I also find it interesting that there have been several "official" comments from the US gov't and other high profile sources saying that oil prices will remain more or less where they are until the end of 2006.  To me, this sounds like an attempt to shape public perception as we're on the final approach to the actual peak.  

Lou's "current high prices may not be a PO effect, but a much more mundane bottleneck issue"

This is a very important question. We've been told by various "authorities" that price decreases can not be expected through 2006, so that's a pretty long bottleneck. In fact, it's likely we'll be in the $75 to $100 range IMHO sometime in 2006. If these prices depress demand, we might come back to current levels ($65 to $70) from whatever the high is.

Importantly, it seems that much, much higher prices are required to change American gasoline consumption habits in those cases where there is some elasticity. So, I'm skeptical about large demand drops in the US (and in China).

Finally, what oil supply magic occurs in 2007 to make everything OK again?
Economides does not believe in the PO/Hubbert theory, check:
Michael Economides supported the idea that oil is extremely abundant, and "technological advances will enable us to keep producing oil at current and even greater rates." He pointed out that with inflation, the oil we have now at $25 a barrel is the cheapest in history. Oil in the 1880s was $1000 a barrel in today's money, and the current price is half the price of oil earlier in the twentieth century in constant dollars. He emphasized a well-known fact: that predictions about oil shortages in the past have universally been wrong.  Instead, Economides predicts that the world will not run out of oil for two centuries. He claims that there are tremendous undiscovered reserves in the Gulf of Mexico, the north slope of Alaska, and deeper waters offshore, not to mention many other places in the world, such as the Persian Gulf and the Caspian Sea. But Economides believes that even these undiscovered reserves will not play the major world in meeting our need for oil, for "natural gas will become the fuel of choice throughout the world within the next decade," and this will in turn lessen our dependence on crude oil. Economides calls the trend of moving from wood to coal to oil to methane and ultimately to hydrogen the "decarbonization of fuel." Hubbert's peak is a fact, but "it will not come into fruition," because the transition to natural gas in inevitable due to the implacable, universal trend of decarbonization. Hydrogen fuel cells are "around the corner" as an energy source, and the hydrogen will come from natural gas. Petroleum (oil plus methane) will increase from 61% to 67% as a fraction of our global energy use, and the addition will be natural gas. The planet's methane resources are enormous and, in many cases, just now being tapped. While there is no doubt that the U.S. economy is heavily dependent on oil, he concluded, the Middle Eastern oil supply is available and right now is vital to our country. But the dependence will decrease in time as Earth's tremendous natural gas resources are increasingly used.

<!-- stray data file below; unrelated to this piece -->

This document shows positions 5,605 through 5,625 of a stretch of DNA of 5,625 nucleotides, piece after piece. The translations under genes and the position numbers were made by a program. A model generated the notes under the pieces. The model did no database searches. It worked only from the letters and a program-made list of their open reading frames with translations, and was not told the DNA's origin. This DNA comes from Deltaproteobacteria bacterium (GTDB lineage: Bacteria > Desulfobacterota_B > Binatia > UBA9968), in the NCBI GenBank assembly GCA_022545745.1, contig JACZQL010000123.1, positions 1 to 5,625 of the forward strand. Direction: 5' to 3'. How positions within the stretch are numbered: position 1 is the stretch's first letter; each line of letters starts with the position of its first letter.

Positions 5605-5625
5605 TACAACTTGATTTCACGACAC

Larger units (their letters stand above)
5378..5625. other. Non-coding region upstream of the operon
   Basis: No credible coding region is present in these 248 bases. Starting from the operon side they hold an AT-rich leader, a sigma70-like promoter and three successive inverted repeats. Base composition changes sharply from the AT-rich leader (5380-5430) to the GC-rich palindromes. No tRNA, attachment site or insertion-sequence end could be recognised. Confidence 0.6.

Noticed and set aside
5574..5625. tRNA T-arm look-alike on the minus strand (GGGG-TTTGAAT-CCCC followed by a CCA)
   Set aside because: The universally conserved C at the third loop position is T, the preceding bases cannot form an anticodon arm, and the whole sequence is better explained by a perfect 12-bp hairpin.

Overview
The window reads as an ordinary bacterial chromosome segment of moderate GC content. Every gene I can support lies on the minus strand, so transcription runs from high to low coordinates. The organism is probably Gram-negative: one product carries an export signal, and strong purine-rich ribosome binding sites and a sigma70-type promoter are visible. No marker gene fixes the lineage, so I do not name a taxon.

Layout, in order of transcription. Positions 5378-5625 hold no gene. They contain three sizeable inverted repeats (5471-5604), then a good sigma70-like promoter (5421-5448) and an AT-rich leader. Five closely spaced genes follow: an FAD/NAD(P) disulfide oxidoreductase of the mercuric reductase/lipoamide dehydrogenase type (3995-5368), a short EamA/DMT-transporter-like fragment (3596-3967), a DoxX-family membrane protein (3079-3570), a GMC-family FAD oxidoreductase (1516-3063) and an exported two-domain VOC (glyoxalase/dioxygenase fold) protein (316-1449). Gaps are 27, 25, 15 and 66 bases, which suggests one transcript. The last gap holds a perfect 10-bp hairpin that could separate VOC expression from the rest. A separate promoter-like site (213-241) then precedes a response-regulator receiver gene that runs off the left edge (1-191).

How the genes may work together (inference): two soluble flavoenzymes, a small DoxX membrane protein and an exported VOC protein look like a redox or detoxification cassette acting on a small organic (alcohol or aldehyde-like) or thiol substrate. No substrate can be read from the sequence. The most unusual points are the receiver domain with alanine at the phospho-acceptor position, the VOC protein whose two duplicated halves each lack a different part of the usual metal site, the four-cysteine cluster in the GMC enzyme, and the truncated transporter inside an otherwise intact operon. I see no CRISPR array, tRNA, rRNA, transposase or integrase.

src:  Petroleum Experts Debate Impending World Oil Shortage

He made a good prediction about the increase of oil price in 2000 but I think he believes this is a temporary business cycle.  

"Instead, Economides predicts that the world will not run out of oil for two centuries"

So, In addition to being an economist, Economides is also a petroleum geologist? A very versatile guy, I must say.

"Hydrogen fuel cells are "around the corner" as an energy source..."
[insert usual remark here that hydrogen fuel cells not an energy source and it takes energy to produce the hydrogen]
The original post says that he's a professor of petroleum engineering, not an economist. Also, Simmons, in the interview I mentioned in a comment above, says that Economides worked for Schlumberger before going into academia.

For anyone who's interested, that interview is very interesting. You can find it at:


I was being sarcastic and in this case, it didn't work.